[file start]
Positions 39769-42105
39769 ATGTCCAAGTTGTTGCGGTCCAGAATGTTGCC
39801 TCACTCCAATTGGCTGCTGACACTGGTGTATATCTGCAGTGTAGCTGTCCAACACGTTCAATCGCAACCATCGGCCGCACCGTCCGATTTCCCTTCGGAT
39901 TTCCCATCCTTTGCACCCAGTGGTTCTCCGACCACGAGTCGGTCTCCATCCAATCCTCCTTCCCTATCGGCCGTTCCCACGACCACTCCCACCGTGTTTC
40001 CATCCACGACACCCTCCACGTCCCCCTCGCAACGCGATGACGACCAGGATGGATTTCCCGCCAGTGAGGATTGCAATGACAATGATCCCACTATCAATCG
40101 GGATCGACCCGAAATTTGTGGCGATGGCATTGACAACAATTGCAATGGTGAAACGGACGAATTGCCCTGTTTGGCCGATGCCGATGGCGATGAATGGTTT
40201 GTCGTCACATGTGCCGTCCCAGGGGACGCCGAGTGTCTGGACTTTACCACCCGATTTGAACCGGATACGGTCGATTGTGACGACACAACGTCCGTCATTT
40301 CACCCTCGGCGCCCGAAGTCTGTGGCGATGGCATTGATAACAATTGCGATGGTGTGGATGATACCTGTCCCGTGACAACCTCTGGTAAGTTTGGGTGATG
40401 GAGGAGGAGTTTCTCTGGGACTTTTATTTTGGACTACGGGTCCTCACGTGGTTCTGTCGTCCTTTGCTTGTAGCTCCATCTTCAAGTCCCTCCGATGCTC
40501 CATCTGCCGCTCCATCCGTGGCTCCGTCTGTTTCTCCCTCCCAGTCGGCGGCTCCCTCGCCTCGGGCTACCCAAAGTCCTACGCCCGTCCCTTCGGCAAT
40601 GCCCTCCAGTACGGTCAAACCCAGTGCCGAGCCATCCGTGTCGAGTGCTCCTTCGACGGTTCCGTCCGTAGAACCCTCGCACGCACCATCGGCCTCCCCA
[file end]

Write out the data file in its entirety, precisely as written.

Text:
Positions 39769-42105
39769 ATGTCCAAGTTGTTGCGGTCCAGAATGTTGCC
39801 TCACTCCAATTGGCTGCTGACACTGGTGTATATCTGCAGTGTAGCTGTCCAACACGTTCAATCGCAACCATCGGCCGCACCGTCCGATTTCCCTTCGGAT
39901 TTCCCATCCTTTGCACCCAGTGGTTCTCCGACCACGAGTCGGTCTCCATCCAATCCTCCTTCCCTATCGGCCGTTCCCACGACCACTCCCACCGTGTTTC
40001 CATCCACGACACCCTCCACGTCCCCCTCGCAACGCGATGACGACCAGGATGGATTTCCCGCCAGTGAGGATTGCAATGACAATGATCCCACTATCAATCG
40101 GGATCGACCCGAAATTTGTGGCGATGGCATTGACAACAATTGCAATGGTGAAACGGACGAATTGCCCTGTTTGGCCGATGCCGATGGCGATGAATGGTTT
40201 GTCGTCACATGTGCCGTCCCAGGGGACGCCGAGTGTCTGGACTTTACCACCCGATTTGAACCGGATACGGTCGATTGTGACGACACAACGTCCGTCATTT
40301 CACCCTCGGCGCCCGAAGTCTGTGGCGATGGCATTGATAACAATTGCGATGGTGTGGATGATACCTGTCCCGTGACAACCTCTGGTAAGTTTGGGTGATG
40401 GAGGAGGAGTTTCTCTGGGACTTTTATTTTGGACTACGGGTCCTCACGTGGTTCTGTCGTCCTTTGCTTGTAGCTCCATCTTCAAGTCCCTCCGATGCTC
40501 CATCTGCCGCTCCATCCGTGGCTCCGTCTGTTTCTCCCTCCCAGTCGGCGGCTCCCTCGCCTCGGGCTACCCAAAGTCCTACGCCCGTCCCTTCGGCAAT
40601 GCCCTCCAGTACGGTCAAACCCAGTGCCGAGCCATCCGTGTCGAGTGCTCCTTCGACGGTTCCGTCCGTAGAACCCTCGCACGCACCATCGGCCTCCCCA